October 7 – October 13, 2019
The ruling elite

The authorities hedge on unpopular measures; IT is lobbying an educational reform

The situation has not changed
The authorities hedge on unpopular measures; IT is lobbying an educational reform

The economic authorities aspire to reduce the support for the public sector in 2020, the year of the presidential elections. That said, the Belarusian leadership aims to spend the released funds on social needs. IT entrepreneurs are lobbying for an increase in IT specialists through retraining and greater funding opportunities.

After the president’s debriefing with the economic block and his criticism of the draft budget and the monetary policy priorities, the government has revised the 2020 economic development plan. After a long break, the state budget has a 1% of GDP deficit and the president ordered to raise public sector wages to 80% of the national average and pensions to 40%.

In addition, the Belarusian leadership has postponed the increase in utilities’ tariffs for social dependents until May 1st, 2020, when the heating season ends. Apparently, the authorities seek to avoid prompting social tension in the 2019/2020 election period.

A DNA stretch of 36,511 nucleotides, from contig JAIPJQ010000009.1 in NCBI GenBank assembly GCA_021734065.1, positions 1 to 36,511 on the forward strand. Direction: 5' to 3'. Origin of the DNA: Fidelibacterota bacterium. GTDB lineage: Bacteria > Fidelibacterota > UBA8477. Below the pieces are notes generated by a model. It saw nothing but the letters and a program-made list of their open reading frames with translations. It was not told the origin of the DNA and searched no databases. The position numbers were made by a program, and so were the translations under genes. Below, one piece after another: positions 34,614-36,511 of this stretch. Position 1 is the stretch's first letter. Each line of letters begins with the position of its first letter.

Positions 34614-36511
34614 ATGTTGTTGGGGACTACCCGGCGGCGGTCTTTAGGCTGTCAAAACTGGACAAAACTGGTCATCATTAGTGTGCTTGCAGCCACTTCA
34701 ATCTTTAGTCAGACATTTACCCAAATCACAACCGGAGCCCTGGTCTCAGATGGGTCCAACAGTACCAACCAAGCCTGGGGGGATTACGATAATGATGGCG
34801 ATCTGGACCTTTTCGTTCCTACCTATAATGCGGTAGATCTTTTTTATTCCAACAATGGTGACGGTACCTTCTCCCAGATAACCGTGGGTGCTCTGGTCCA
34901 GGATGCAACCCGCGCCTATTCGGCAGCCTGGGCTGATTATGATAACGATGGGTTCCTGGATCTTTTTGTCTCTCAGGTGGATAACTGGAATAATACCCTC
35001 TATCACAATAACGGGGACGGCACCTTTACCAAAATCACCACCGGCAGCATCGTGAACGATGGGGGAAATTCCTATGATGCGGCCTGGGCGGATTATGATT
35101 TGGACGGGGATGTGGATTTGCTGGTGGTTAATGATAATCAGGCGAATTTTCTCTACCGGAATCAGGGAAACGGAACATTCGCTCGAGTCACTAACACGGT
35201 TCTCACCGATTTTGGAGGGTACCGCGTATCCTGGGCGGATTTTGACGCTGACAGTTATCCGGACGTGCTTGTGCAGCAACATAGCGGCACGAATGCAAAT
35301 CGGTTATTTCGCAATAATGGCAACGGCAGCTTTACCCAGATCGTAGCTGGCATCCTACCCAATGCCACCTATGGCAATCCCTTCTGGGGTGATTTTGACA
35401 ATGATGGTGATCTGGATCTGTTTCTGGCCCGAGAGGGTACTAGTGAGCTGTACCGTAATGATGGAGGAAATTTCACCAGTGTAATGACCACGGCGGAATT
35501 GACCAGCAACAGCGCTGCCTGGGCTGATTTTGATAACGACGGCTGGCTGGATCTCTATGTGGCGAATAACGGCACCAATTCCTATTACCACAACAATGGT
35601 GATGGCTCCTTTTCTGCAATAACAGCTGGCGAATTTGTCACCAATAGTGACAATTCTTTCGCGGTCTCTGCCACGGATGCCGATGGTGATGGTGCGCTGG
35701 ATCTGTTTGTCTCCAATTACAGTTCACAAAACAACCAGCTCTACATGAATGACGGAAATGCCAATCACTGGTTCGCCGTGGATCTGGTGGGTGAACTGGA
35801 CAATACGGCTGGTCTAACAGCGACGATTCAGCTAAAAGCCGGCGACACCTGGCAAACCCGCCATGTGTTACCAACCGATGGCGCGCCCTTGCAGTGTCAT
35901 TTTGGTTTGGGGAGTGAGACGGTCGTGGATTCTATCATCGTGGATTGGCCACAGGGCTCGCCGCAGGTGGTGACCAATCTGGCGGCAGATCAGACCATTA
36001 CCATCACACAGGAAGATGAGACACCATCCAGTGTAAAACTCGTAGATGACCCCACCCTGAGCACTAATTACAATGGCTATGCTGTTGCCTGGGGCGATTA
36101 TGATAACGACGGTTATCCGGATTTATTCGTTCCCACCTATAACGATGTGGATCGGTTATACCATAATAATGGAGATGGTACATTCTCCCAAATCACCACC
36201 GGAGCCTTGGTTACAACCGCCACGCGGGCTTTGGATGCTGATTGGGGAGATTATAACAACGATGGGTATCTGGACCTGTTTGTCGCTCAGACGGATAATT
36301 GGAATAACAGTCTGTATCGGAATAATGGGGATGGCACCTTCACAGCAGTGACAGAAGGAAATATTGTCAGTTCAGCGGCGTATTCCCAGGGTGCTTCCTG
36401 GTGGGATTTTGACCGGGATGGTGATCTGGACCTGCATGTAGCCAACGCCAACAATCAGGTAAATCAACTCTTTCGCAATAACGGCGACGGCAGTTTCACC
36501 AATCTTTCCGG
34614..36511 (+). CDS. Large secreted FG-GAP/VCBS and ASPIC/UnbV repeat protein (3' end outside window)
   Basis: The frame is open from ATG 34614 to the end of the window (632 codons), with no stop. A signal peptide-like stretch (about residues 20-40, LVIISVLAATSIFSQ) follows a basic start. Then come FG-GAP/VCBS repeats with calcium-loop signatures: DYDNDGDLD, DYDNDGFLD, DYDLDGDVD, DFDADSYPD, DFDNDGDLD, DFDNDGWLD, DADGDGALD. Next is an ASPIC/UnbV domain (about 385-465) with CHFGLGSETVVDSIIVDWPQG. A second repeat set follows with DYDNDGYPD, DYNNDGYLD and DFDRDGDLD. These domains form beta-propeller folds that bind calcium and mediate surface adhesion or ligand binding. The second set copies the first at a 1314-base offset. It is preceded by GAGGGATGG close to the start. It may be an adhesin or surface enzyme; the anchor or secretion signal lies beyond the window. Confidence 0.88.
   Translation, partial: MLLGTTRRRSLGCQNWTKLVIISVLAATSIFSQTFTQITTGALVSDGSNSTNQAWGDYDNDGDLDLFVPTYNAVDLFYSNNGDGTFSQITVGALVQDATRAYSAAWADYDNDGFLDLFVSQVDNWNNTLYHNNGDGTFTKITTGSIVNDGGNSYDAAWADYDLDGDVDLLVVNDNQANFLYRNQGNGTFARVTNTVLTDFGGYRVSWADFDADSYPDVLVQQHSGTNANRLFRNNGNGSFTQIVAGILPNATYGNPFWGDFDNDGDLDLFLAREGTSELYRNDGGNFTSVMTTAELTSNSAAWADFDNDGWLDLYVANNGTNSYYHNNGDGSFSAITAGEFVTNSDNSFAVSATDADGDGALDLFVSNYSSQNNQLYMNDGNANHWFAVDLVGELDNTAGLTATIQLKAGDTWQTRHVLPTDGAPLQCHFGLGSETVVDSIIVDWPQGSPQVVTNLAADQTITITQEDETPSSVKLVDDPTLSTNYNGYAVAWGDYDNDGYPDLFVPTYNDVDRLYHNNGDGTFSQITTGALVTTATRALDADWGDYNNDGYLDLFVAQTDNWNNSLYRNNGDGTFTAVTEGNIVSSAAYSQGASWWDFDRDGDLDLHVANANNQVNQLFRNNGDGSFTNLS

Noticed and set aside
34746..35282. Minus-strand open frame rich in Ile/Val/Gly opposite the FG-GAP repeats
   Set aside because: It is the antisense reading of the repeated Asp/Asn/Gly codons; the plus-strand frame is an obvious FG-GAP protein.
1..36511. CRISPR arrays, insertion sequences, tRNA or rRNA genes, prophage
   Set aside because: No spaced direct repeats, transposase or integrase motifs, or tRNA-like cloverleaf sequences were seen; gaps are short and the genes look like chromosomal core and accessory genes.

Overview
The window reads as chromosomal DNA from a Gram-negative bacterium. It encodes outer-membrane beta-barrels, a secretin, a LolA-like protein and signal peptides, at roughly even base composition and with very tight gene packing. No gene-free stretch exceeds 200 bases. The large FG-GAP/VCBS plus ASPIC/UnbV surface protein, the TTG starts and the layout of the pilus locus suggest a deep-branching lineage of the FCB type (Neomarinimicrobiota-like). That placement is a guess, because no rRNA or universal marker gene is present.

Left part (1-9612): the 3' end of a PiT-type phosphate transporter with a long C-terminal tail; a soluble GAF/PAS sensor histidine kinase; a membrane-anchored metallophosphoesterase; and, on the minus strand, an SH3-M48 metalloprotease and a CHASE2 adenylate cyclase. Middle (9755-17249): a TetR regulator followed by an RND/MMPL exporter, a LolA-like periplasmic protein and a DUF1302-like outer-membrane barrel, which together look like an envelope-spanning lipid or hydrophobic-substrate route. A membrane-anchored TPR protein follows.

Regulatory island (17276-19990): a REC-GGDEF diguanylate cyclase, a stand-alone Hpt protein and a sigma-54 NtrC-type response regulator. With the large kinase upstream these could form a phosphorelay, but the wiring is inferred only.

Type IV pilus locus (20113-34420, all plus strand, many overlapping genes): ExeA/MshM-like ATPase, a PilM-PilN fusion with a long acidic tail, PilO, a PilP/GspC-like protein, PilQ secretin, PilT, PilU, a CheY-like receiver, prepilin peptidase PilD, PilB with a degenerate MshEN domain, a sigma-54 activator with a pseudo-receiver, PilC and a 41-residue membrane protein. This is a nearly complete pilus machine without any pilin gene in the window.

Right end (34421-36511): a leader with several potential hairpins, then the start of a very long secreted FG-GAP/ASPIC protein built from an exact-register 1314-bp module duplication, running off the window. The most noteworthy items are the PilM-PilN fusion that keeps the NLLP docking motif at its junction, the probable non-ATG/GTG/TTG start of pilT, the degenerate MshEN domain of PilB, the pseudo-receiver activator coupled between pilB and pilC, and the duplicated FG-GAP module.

In January – August 2019, the IT industry further was the driver of the economy, contributing to GDP growth – 0.5% of 1.1%. IT is developing due to the High-Tech Park and favourable conditions for IT. Business is lobbying an educational reform to meet the Information and Communication Technology needs. For instance, Prakapenya, an IT entrepreneur, spoke about the possibility to retrain some 30,000 – 40,000 people a year through IT lending. In addition, there is a discussion about establishing an applied science university with the assistance of High-Technology Park to increase startups and patents among graduates. Overall, the new approach in education would envisage closer relations among employers, consumers of educational services and those who provide them.

The Belarusian authorities are putting off the adoption of unpopular decisions, such as raising the retirement age, increasing public transport tariffs, reducing social protection and public sector subsidies, after the 2019/2020 elections.

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Once a week, in coordination with a group of prominent Belarusian analysts, we provide analytical commentaries on the most topical and relevant issues, including the behind-the-scenes processes occurring in Belarus. These commentaries are available in Belarusian, Russian, and English.

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